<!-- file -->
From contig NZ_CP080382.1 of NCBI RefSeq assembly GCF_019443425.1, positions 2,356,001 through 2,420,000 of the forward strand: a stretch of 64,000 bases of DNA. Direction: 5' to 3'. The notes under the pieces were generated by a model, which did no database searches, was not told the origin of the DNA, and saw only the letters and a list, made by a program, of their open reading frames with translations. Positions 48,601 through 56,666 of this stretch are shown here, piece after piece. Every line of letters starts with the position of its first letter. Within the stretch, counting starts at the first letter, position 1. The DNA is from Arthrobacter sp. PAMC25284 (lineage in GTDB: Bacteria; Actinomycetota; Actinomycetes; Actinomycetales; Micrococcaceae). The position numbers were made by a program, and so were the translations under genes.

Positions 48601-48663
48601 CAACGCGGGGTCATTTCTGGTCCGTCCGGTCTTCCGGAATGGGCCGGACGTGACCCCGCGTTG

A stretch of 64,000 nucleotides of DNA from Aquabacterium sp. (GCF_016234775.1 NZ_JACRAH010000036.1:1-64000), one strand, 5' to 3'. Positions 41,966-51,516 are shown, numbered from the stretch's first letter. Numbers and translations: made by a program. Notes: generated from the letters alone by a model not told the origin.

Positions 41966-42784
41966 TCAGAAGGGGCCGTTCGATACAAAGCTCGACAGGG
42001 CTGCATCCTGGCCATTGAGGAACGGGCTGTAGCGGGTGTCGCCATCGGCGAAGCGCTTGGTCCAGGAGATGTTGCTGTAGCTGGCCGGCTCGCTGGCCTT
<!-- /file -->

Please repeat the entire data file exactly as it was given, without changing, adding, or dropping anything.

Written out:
From contig NZ_CP080382.1 of NCBI RefSeq assembly GCF_019443425.1, positions 2,356,001 through 2,420,000 of the forward strand: a stretch of 64,000 bases of DNA. Direction: 5' to 3'. The notes under the pieces were generated by a model, which did no database searches, was not told the origin of the DNA, and saw only the letters and a list, made by a program, of their open reading frames with translations. Positions 48,601 through 56,666 of this stretch are shown here, piece after piece. Every line of letters starts with the position of its first letter. Within the stretch, counting starts at the first letter, position 1. The DNA is from Arthrobacter sp. PAMC25284 (lineage in GTDB: Bacteria; Actinomycetota; Actinomycetes; Actinomycetales; Micrococcaceae). The position numbers were made by a program, and so were the translations under genes.

Positions 48601-48663
48601 CAACGCGGGGTCATTTCTGGTCCGTCCGGTCTTCCGGAATGGGCCGGACGTGACCCCGCGTTG

A stretch of 64,000 nucleotides of DNA from Aquabacterium sp. (GCF_016234775.1 NZ_JACRAH010000036.1:1-64000), one strand, 5' to 3'. Positions 41,966-51,516 are shown, numbered from the stretch's first letter. Numbers and translations: made by a program. Notes: generated from the letters alone by a model not told the origin.

Positions 41966-42784
41966 TCAGAAGGGGCCGTTCGATACAAAGCTCGACAGGG
42001 CTGCATCCTGGCCATTGAGGAACGGGCTGTAGCGGGTGTCGCCATCGGCGAAGCGCTTGGTCCAGGAGATGTTGCTGTAGCTGGCCGGCTCGCTGGCCTT